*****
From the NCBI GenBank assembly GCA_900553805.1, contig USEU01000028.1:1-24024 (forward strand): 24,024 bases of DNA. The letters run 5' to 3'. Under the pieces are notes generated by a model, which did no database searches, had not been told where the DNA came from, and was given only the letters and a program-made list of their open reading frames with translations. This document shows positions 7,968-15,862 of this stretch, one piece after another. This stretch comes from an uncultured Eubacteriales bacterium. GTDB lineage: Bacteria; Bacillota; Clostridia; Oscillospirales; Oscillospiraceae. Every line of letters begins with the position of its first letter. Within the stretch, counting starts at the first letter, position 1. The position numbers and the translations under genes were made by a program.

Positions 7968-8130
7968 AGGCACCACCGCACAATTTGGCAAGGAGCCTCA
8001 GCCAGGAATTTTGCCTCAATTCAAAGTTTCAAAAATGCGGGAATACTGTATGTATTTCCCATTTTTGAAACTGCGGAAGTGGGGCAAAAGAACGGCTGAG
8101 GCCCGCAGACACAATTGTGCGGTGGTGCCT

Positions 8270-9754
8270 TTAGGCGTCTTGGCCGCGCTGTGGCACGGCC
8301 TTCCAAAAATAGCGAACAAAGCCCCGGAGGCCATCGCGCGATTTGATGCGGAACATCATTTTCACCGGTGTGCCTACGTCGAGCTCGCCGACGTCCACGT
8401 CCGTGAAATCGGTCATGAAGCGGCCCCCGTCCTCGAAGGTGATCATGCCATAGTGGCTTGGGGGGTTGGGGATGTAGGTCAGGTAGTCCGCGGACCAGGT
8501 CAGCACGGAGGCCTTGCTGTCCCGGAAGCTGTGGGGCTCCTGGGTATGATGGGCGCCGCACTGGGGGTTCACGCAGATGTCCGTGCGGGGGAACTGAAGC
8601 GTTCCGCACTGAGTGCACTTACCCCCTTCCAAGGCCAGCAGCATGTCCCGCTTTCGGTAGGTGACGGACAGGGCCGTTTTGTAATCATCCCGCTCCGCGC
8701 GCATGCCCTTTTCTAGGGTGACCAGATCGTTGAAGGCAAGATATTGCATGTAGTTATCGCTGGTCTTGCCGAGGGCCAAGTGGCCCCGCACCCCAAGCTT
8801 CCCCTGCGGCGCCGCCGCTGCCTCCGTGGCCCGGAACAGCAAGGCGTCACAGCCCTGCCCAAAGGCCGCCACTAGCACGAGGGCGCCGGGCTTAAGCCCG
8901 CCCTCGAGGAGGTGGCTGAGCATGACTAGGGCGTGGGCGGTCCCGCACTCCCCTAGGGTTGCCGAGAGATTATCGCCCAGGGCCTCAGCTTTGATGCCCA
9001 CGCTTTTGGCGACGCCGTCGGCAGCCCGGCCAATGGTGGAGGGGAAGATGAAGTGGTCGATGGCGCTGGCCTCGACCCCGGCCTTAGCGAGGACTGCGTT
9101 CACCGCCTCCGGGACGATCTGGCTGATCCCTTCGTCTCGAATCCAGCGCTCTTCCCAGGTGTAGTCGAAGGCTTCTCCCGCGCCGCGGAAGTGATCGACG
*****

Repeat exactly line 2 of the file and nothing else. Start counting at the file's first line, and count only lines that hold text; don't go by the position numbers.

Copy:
Positions 7968-8130